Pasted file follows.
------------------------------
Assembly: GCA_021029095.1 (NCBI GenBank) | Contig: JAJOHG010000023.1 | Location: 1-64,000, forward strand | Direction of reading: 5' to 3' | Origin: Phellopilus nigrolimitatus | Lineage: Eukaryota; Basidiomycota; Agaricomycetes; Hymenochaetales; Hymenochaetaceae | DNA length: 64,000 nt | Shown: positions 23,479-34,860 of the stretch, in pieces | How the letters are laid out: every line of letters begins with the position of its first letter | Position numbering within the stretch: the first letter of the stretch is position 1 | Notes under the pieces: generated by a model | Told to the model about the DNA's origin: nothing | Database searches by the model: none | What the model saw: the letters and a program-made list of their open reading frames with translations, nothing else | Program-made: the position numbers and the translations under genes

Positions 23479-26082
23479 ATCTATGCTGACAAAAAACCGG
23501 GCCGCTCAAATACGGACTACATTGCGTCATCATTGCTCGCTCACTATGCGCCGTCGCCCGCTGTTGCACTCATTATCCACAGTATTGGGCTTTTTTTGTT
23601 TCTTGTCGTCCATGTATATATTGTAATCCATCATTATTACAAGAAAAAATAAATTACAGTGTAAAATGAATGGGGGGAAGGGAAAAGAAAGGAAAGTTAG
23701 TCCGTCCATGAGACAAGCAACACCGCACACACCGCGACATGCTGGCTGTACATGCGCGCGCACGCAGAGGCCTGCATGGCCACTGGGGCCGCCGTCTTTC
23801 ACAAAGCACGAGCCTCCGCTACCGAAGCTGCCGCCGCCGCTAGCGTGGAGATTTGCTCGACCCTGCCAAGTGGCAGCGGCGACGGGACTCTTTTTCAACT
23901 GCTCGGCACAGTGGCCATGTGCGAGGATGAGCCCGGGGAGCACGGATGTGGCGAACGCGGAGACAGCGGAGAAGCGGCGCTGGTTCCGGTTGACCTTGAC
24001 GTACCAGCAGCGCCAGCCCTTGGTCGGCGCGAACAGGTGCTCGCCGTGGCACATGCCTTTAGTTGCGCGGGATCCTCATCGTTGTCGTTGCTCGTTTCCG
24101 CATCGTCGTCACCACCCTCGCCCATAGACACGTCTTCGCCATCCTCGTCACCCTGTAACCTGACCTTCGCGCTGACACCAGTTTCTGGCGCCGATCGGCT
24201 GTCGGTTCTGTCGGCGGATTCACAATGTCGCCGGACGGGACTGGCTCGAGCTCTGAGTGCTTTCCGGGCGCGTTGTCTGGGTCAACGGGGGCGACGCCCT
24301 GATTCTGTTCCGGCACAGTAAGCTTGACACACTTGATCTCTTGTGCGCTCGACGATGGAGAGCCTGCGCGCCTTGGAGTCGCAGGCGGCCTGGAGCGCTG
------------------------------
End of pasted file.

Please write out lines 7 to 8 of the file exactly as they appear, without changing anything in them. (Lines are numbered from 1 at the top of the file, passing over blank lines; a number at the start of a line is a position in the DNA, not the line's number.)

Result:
23801 ACAAAGCACGAGCCTCCGCTACCGAAGCTGCCGCCGCCGCTAGCGTGGAGATTTGCTCGACCCTGCCAAGTGGCAGCGGCGACGGGACTCTTTTTCAACT
23901 GCTCGGCACAGTGGCCATGTGCGAGGATGAGCCCGGGGAGCACGGATGTGGCGAACGCGGAGACAGCGGAGAAGCGGCGCTGGTTCCGGTTGACCTTGAC